NASHVILLE — A Tennessee judge ruled on Thursday that a special prosecutor who has come under fire for making anti-gay and anti-Islam remarks will continue to handle a young black activist's court case.
The decision comes among a long series of developments involving Coffee County District Attorney Craig Northcott, who has faced increased scrutiny and calls to be investigated as he oversees a high-profile legal case involving student activist Justin Jones.
"It's the public faith in the integrity of the justice system that's at stake here. ... We're asking that [Jones] get a fair prosecutor and the appearance of a fair prosecutor," Dominic Leonardo, Jones' attorney, told Judge Dianne Turner.
Turner said Thursday that none of the complaints against Northcott were sufficient to dismiss him from the case. Moment before, Northcott described attempts to remove him as a "political stunt."
Northcott has been facing fallout after writing in a post on social media in April that Islam's belief system is "evil, violent and against God's truth" and that being Muslim is no different than "being part of the KKK, Aryan Nation, etc."
Also in April, video footage recorded a year earlier surfaced showing Northcott commenting that gay couples shouldn't receive domestic violence protections because such laws are designed to protect the "sanctity of marriage."
He has continually defended his contentious remarks but Jones' attorneys and lawmakers have asked state officials to investigate further.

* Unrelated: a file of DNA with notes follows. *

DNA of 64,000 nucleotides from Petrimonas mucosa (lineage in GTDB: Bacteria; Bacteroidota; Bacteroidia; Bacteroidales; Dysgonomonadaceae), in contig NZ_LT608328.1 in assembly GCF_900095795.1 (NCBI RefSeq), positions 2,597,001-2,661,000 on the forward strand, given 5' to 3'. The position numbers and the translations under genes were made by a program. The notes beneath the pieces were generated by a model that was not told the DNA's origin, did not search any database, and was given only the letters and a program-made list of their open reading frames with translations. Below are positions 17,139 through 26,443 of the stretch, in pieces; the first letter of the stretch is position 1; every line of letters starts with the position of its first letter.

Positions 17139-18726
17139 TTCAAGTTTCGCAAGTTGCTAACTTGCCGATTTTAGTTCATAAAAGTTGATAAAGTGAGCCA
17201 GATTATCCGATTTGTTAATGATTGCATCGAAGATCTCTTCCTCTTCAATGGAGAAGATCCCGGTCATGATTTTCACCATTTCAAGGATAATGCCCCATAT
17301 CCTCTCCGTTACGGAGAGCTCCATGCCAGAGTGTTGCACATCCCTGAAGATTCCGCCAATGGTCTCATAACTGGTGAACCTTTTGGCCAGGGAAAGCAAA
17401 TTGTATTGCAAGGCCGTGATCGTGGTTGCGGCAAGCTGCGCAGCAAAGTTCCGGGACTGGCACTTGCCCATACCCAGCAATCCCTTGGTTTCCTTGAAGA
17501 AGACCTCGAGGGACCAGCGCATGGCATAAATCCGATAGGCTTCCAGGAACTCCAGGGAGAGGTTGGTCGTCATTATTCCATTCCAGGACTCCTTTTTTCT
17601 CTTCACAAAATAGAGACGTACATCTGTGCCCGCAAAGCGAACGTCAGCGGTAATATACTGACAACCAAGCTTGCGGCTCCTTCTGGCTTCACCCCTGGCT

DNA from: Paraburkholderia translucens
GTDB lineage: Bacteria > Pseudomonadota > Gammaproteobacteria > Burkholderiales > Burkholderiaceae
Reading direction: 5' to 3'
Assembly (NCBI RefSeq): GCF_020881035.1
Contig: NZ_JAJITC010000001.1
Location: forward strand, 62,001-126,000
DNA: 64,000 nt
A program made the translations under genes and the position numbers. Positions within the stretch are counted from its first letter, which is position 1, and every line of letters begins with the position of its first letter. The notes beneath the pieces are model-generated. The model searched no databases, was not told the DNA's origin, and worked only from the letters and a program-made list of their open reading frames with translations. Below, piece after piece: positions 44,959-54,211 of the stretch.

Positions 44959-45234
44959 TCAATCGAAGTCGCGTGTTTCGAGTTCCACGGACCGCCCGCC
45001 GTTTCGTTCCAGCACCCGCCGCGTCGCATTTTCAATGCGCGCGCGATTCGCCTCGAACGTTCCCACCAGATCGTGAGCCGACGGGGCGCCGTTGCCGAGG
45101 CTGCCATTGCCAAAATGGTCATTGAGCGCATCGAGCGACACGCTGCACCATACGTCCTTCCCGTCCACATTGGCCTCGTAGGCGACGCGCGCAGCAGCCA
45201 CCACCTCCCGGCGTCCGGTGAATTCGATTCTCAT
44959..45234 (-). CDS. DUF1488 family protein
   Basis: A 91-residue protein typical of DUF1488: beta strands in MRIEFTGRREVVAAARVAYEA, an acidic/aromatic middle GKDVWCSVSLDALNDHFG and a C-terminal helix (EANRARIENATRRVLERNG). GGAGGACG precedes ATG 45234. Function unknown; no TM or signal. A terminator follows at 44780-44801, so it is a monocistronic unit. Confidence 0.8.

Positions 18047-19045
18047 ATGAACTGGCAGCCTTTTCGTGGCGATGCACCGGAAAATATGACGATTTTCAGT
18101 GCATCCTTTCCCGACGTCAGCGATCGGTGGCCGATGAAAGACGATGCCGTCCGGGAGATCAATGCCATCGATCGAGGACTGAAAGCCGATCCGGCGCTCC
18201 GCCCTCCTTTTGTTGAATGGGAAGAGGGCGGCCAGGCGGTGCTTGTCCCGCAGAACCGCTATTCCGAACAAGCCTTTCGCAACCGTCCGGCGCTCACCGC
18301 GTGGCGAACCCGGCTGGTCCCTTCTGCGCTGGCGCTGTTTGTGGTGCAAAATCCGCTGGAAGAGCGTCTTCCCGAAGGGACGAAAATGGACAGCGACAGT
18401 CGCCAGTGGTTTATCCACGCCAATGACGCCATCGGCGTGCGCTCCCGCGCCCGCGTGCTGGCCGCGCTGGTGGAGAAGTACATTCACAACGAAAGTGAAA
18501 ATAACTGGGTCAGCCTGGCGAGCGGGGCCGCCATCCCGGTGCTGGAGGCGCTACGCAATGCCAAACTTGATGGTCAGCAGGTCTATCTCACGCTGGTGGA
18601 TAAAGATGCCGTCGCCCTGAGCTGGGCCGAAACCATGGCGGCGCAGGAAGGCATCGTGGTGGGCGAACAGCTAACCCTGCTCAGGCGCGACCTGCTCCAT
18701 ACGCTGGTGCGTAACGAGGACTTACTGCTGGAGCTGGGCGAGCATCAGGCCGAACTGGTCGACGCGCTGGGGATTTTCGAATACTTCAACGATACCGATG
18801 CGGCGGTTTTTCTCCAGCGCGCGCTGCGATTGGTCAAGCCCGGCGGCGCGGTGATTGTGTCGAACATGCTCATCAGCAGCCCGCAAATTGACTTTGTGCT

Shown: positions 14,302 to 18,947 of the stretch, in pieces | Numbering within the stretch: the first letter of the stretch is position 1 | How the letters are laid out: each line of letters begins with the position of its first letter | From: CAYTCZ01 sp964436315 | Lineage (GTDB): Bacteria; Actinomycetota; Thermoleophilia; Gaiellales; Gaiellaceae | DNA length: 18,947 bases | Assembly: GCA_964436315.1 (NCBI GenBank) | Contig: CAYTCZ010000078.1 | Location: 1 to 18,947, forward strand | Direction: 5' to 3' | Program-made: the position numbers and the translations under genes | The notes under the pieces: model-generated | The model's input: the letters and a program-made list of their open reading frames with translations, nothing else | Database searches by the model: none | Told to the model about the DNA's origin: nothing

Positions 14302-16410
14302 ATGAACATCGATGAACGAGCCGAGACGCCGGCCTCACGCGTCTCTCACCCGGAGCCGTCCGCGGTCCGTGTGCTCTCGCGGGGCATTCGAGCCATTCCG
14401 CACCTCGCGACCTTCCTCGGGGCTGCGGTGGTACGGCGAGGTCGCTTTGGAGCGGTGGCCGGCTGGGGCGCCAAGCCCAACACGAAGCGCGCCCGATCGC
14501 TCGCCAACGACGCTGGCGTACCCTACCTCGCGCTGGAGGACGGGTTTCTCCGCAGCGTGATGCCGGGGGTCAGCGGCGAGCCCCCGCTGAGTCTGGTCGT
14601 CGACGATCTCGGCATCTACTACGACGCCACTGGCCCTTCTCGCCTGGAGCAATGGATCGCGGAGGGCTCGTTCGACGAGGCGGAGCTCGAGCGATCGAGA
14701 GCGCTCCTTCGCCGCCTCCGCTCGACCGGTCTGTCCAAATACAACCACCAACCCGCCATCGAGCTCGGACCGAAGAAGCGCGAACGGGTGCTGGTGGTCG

Turner, however, said she was "not persuaded it is a case to disqualify Mr. Northcott."
Jones was arrested at the Tennessee Capitol in February for allegedly throwing a cup of iced tea into an elevator occupied by former House Speaker Glen Casada and other lawmakers and staffers. He was charged with misdemeanor assault and disorderly conduct, but his case took a turn when allegations surfaced that Casada's then-chief of staff, Cade Cothren, doctored an email to make it appear Jones violated his bond conditions.
Both Cothren and Casada denied the accusations, but Northcott was assigned to investigate.
Northcott told the court in July that he had spoken with the legislative IT department and concluded the email from Jones to Casada had gotten stuck in a spam filter, making it appear it was sent after Jones was banned from contacting Casada. Jones' attorneys have rejected this explanation. Jones has said that he wrote the email to Casada before his arrest and that someone changed the date to make it look like it was afterward.
The attorneys also said Northcott should have but didn't interview either Jones or Cothren.
The Associated Press has requested all investigation materials to determine whom Northcott interviewed in his investigation. Northcott has denied the request, citing the ongoing legal case.
The case is not the first to ensnare Casada and Cothren. Cothren resigned in the spring and Casada stepped aside from his legislative leadership position earlier this month after both acknowledged exchanging explicit text messages about women.